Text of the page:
Wednesday, May 28, 2008

Association for Post Natal Illness(APNI) response

Well, I thought I would follow up the email I sent to the APNI with a little phone call and got directed to their voice mail. However, someone called back, and they felt that the points I raised in my letter were valid -yay!!! So, she gave me the number of someone more senior who I immediately rang. She also thought the points I had raised were valid, and asked if she could present my letter at the next 'big wigs' meeting in July. Of course - I said yes. Then she asked me if I could slightly amend the letter so it kind of skimmed over the whole little issue of bipolar disorder as she felt the professionals and doctors on the board might think that my experience of post natal depression just wouldn't be that relevant my main problem being BPD, and I may be best directed to Depression Alliance or something. Clearly the big wigs prefer their volunteers to have only suffered with a nice clear cut case of PNI. Oh dear. However, she didn't say to not mention it, just to play it down a bit. She genuinely seemed to understand where I was coming from, but basically felt that due to fact that I had a diagnosis of BPD and I remained on medication the big wigs who decide what the policies are might think that I wouldn't make a very good volunteer for several reasons.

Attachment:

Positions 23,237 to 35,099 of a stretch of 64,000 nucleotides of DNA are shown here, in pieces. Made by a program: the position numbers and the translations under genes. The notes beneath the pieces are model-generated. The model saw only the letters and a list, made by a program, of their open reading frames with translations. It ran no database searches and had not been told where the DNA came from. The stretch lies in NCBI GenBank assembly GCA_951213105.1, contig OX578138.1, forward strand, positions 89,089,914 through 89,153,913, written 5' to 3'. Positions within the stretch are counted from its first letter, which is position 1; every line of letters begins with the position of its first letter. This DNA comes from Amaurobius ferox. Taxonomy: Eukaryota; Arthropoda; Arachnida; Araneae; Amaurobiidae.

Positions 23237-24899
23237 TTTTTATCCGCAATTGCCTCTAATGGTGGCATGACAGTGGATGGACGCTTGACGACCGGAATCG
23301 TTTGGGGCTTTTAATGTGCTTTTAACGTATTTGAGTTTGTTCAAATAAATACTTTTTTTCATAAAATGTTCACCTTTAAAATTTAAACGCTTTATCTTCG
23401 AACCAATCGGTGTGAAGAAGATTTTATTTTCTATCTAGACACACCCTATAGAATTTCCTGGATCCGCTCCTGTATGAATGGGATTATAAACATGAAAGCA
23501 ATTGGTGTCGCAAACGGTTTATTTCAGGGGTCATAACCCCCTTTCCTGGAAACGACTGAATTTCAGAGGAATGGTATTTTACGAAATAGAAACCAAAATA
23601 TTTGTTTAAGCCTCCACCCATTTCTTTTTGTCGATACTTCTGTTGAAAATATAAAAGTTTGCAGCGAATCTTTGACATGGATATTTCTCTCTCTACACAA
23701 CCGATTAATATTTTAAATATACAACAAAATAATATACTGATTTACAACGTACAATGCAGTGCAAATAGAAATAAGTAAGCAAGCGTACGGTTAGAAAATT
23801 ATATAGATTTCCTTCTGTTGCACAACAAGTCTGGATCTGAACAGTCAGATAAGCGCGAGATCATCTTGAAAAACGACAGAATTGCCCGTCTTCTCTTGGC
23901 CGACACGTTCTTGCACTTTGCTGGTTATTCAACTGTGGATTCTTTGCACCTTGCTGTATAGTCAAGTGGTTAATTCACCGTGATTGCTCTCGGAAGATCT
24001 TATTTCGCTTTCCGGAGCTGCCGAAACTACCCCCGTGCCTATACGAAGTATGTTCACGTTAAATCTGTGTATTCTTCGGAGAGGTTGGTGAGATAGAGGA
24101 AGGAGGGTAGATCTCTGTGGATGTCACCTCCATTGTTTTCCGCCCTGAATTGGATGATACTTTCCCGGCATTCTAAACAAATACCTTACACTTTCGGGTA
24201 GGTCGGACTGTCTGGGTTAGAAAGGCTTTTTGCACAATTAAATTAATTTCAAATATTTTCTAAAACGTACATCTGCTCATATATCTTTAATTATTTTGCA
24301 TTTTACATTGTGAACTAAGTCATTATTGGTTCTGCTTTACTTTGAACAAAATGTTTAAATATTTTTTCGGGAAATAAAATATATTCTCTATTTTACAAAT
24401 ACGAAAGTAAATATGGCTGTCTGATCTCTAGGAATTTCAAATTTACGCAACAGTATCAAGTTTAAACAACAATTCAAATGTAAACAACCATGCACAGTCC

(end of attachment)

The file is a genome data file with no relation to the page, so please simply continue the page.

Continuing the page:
Reasons I Might Not Be A Good Volunteer

1. Firstly, a mother who needs reassuring that they will get completely better and that the whole PNI thing is in fact just a temporary blip, might not be significantly cheered up by the fact that their telephone supporter was diagnosed with a serious and enduring mental illness after her post natal episode. Okydoky.

2. Also, the fact that I had been diagnosed with a mental illness meant that I was more fragile than those without a diagnosis, therefore more likely to be tipped over the edge by talking to someone else with a similar experience which would NOT BE GOOD FOR ME.

3. The fact that I was on antidepressant and anti psychotic medication would not sit comfortably with the "judges" as I shall now call them. It would be a bit dodgy having some medicated, mentalist advising on getting through post natal depression by yapping on about that one time when she thought her baby was possessed by a 23 year old called Daniel, especially if they just had a bit of baby blues and main problem was not being able to get up in the morning.

4. Another concern was that as a telephone volunteer you are basically left to get on with providing the support, and filling in the APNI admin office on how the mother is doing via a report card every couple of weeks. Basically, I would be lone working with no supervision and if I went bonkers it WOULD NOT BE GOOD for me or the poor depressed mother I was meant to be supporting. Fair one.

So, I shall mull these points over, and then I will begin in putting together a letter that could be presented to the Judges which will reassure them that I might be quite a good volunteer. Watch this space........................

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